Playing The London Board Game

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Today we played this board game which was a birthday present from Kevin. The London Board Game is for 2-6 players and being suitable for people age 7 +  we thought we might be in with a chance of getting to grips with it!

The concept is based on similar games usually involving maps and destinations. You have 5 places to travel to (randomly drawn from a pack). Players move along routes by the throw of a dice and the winner is the first to visit each of their destinations and back to their starting point (which you also choose).

This game uses a map of the London Underground and your destinations are 5 of the stations.

Unlike the real thing, this one has stations easily accessible to wheelchair users and their train playing piece. It would be a totally different and much shorter game if we were using a map showing only step free stations – only 66 of the 270 are accessible.

I’ve never been on the Tube because there is no access to places I’ve wanted to visit. The Olympics and Paralympics brought temporary ramps to 16 stations and an extra 19 ramps were placed at stations this month to bridge the gap between platform and train so a few improvements are being made.  These are now permanent but, like the board game, if you travel you will find hazards along the way….

In the game you pick up Hazard cards if you change lines – the first one I picked up, amusingly, was a Birthday card – which sends other players to pick up presents for you at Aldgate.  Hazard cards generally send you or other players to different places and mess up your route strategy. If this was the accessible version there would be flights of steps, no lifts, broken lifts and escalators, rerouting you all the way up a line and back down to the other side of the platform where access is only in one direction, huge gaps between the train and platform, no staff to ask for help or having to get out of your chair and crawl your way up a flight of stairs whilst someone carries your chair…. .

If you are interested in access to public transport around London – Transport for All and Transport For London have full information for people with a range of impairments (and different formats).

The board game is really good for getting to know  places around London and brief facts about attractions or famous buildings near to those stations… and best of all – I won our first game lol.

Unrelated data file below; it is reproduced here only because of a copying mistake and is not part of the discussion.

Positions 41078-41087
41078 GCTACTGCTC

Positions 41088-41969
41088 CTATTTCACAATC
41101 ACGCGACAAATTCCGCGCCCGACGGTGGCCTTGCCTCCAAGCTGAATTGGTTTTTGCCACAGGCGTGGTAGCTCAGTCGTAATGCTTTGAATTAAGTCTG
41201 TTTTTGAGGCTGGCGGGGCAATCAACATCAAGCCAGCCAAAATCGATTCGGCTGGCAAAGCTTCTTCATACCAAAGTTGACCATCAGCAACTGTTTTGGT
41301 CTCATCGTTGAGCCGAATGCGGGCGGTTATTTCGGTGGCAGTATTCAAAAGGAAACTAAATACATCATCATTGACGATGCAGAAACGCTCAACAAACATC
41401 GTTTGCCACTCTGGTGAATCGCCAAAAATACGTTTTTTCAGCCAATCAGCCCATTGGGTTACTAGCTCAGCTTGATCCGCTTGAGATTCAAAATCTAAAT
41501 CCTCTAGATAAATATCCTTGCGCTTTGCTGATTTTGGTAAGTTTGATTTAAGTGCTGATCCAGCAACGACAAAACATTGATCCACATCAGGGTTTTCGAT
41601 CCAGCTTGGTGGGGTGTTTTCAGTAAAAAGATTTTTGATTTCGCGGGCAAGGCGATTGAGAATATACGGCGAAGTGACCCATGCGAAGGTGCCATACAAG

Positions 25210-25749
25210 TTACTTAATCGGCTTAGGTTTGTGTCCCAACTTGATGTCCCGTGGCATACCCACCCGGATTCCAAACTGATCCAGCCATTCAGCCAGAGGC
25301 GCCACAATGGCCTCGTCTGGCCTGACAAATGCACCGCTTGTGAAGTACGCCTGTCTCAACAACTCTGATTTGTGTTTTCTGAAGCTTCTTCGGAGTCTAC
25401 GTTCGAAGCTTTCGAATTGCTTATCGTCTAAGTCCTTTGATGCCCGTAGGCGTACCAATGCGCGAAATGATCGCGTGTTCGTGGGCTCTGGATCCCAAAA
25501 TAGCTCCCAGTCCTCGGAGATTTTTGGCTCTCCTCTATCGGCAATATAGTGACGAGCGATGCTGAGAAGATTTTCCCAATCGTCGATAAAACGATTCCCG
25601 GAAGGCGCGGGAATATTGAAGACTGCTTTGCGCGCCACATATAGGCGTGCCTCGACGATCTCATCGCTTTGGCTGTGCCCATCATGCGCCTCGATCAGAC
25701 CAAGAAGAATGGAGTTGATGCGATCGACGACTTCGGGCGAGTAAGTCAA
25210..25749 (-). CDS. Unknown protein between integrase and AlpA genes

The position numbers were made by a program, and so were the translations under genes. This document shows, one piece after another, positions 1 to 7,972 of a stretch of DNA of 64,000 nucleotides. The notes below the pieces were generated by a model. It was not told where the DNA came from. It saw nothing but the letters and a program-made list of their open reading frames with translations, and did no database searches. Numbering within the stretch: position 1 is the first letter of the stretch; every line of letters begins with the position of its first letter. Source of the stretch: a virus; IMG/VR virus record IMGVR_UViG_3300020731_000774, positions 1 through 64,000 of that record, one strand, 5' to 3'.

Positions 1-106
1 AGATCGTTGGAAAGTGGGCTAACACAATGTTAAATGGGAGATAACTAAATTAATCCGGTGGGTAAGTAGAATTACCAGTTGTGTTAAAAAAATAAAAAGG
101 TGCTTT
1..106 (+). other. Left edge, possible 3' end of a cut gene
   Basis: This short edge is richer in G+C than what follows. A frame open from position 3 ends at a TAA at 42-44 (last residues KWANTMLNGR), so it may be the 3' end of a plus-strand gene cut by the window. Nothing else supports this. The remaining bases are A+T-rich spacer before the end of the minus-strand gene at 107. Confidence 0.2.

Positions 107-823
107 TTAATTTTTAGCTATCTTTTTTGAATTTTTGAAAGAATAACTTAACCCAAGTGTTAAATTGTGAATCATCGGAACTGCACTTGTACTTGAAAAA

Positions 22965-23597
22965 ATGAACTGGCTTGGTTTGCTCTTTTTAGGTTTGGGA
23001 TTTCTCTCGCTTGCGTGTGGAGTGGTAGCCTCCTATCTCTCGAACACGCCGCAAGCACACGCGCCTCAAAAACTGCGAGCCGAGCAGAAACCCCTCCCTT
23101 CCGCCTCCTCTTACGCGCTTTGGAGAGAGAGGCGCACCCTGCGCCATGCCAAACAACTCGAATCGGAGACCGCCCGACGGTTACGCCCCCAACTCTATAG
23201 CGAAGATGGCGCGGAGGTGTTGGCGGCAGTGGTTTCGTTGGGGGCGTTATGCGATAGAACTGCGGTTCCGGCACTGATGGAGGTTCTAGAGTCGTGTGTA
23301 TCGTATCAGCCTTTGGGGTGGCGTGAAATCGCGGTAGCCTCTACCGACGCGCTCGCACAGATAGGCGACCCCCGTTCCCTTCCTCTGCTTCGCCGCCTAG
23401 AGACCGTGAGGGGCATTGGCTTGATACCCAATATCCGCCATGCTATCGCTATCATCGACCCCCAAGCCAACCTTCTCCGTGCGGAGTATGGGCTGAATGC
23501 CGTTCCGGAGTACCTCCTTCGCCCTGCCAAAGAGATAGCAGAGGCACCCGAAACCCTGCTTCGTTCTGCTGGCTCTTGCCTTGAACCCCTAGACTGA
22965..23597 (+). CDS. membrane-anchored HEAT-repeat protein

A day with the ducks

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Having picked up an antique measuring thingy from Kew, we spent the rest of the afternoon just up the road at the Wetland centre.

We slightly missed the turning but arrived there about 1pm and headed straight in for lunch. The entrance to the area is via a little wood bridge and each plank and metal fixing jogged my wobbly body all over the place. I entered with hubs holding my head, inching forward at about 0.1 mph.

Once in, most paths are Tarmac, smooth stone or boardwalk type surfaces. We walked round all afternoon in the sun enjoying the ducks and catching a glimpse of the otters.

Disappearing act

There is a round tower that has different levels to the hide to look out from. In the centre is a lift or the stairs. I tootled off and saw a lady getting out of the lift so I quickly went in whilst the doors were open. Then the doors closed and I waited for hubs to press the lift button behind me. Suddenly I realised that I was on my own! He had seen something to photograph and when he turned around I’d disappeared. 30 seconds is a long time to be sat in a lift going nowhere and unable to get out. I had a little panic thinking hubs might have thought I’d fallen in the water or something. Then the door opened. He found me and we had a good chuckle 🙂

Sleepless in Seattle

Ok so technically I should call this post Sleepless in London – or even Night of the Living Dead would more accurately reflect the experience that is the Sleep Study. Then again, at times it was comical… so here goes…

Quick catchup.

This was the first one since I started using a ventilator (BIPAP) machine to breathe for me at night. The machine blows air into me via a face mask. My lungs are that of an athlete – but the mechanics have failed (muscles defunct).

Why overnight monitoring?

You know when you wake up and can’t remember where you are or what day of the week it is?

Add in:

  • an intense fear and certainty that a burglar is somewhere in the house yet at the same time your head is telling you that is ridiculous
  • feeling drugged like you had one bottle of wine too many – chilled but about to slump into a coma